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Biden's $ 6 trillion funds proposal would rebuild America's social security web

President Joe Biden's budget for fiscal year 2022, released on Friday, contains an ambitious plan for the country. She is demanding total spending of just over $ 6 trillion in the coming fiscal year and considering how and for whom the American economy will work.

As suggested, the budget would reinvest in infrastructure and education, levy taxes on the rich and corporations, and deliver on many – but not all – of Biden's election promises. It is also the most significant addition to the federal government's purchasing power since World War II, and a direct refutation of the principles of the small government of its Republican and even many of its Democratic predecessors.

The budget is also notable for what it doesn't include: a renewal of the Hyde Amendment that bans federal funding for abortions. This rule, which has been in place for more than four decades, has been criticized for contributing to economic and racial inequality – and its absence is one of several ways this budget is designed to positively address the root causes of inequality.

"It's a budget that reflects the fact that the trickle-down economy never worked and that the best way to grow our economy is not top-down, but bottom-up and center-out." "wrote Biden in his budget message to Congress. "If we make this understanding our foundation, everything we build on will be strong."

Today I approved my budget for the coming fiscal year. It builds on the progress we've made in recent months and makes historic investments that will help our nation rebuild better in the decades to come. Read more here: https://t.co/6dKv8wa4yI

– President Biden (@POTUS) May 28, 2021

When the Biden government tabled a partial budget proposal in early April formulating its proposals for discretionary spending, German Lopez von Vox wrote that the plan “is based on a clear vision: the government can and should do a lot more to help the many Solve problems faced by the government country. "

Biden's entire budget continues to reflect that philosophy and flesh out Biden's broader presidential agenda, including legislative proposals such as the American Jobs and American Families plans.

Nothing in Biden's budget is binding, however, and the ambitious plan is unlikely to be fully implemented. The President's budget is an integral part of the wider budget process, but it is by no means the last word. This is up to Congress, which will eventually pass its own budget resolution and set of budget plans to actually fund the government for the next fiscal year.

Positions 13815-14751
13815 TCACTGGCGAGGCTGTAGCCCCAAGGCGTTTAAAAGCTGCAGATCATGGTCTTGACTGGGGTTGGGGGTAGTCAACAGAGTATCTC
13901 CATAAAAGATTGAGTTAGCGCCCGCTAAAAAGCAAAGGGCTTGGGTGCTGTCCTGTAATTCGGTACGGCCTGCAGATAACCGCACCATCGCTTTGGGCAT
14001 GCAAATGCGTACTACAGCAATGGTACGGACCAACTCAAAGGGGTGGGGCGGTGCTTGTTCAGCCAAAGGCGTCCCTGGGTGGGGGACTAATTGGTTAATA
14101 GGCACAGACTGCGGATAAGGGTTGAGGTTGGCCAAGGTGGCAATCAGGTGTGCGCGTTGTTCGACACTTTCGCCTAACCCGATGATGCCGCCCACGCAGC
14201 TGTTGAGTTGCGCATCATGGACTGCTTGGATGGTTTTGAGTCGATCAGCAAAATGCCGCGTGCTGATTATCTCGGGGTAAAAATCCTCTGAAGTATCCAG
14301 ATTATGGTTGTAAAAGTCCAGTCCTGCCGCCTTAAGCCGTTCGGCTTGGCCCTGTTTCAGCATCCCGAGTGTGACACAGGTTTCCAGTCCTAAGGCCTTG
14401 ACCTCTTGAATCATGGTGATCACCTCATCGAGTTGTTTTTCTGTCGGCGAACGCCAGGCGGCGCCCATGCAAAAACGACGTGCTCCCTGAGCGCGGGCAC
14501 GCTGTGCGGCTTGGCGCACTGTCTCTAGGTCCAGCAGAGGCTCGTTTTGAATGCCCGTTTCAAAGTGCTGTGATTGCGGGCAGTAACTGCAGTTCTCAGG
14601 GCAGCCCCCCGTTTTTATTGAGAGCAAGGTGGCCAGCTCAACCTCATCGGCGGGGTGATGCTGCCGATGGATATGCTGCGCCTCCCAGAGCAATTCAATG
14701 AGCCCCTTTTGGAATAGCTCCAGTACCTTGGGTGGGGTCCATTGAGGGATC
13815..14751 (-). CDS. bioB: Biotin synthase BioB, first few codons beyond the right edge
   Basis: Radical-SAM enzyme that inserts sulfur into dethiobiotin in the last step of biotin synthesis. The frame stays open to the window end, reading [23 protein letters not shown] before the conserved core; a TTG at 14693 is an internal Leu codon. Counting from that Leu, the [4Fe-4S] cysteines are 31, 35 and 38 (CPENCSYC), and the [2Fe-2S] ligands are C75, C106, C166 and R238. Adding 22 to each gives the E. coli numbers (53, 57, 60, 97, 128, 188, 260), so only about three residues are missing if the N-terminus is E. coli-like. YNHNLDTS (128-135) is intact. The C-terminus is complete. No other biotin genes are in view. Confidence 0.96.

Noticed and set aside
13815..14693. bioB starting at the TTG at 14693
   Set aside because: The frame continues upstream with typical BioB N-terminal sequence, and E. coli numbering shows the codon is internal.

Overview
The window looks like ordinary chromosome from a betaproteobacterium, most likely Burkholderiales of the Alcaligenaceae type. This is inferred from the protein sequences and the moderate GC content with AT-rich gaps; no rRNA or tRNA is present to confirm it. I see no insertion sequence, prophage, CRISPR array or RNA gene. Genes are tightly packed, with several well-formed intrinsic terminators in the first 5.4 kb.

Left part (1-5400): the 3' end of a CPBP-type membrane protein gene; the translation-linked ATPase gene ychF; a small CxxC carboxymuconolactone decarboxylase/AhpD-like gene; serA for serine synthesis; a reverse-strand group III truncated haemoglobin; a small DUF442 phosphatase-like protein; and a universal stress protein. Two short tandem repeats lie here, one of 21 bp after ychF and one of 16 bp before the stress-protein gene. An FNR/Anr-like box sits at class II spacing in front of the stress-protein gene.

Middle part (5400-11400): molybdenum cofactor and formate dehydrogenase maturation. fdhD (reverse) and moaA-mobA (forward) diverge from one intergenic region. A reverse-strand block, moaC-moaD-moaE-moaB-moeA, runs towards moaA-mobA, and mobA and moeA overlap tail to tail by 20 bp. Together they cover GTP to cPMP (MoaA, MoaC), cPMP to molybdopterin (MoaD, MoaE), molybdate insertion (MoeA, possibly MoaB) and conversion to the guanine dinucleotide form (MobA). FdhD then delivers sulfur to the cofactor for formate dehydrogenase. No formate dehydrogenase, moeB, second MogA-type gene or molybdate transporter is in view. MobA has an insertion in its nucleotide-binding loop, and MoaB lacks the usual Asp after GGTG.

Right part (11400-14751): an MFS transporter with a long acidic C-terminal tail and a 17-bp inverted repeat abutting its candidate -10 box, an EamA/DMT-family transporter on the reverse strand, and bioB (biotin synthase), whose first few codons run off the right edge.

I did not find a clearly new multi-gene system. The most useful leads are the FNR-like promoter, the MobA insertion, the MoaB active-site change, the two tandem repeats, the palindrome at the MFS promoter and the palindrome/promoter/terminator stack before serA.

As Vox's Dylan Matthews explained during the Trump years, the president's budget is best viewed as a messaging document: an outline of government spending priorities and a way to set the tone for Congress as lawmakers work out the budget details . It's also a statement of which of Biden's campaign pledges he wants to focus on – and which are no longer a White House priority.

Democrats are mostly happy with Biden's budget. Republicans aren't.

Biden's budget was welcomed by the Democrats in Congress. House spokeswoman Nancy Pelosi (D-CA) announced this in a statement Friday as "a clear statement of the value Democrats place on American middle-class workers and families," and the House Progressive Caucus raised Biden's "strong point." Commitment to our tax system "emerges fair for working people. "

A federal budget should be a declaration of our national values. @POTUS Biden's budget is a clear statement of the value Democrats place on American middle class workers and families who are the foundation of our nation's strength and key to #BuildBackBetter.

– Nancy Pelosi (@SpeakerPelosi) May 28, 2021

The GOP, meanwhile, proposed a more apocalyptic note in response to the Biden budget. Kevin McCarthy (R-CA), chairman of the minority House of Representatives, described the plan as "the most ruthless and irresponsible budget proposal of my life" and warned of "dire fiscal and economic consequences" in a Friday statement while Sen. Lindsey Graham (R -SC)) dismissed it as "dead on arrival" in a tweet.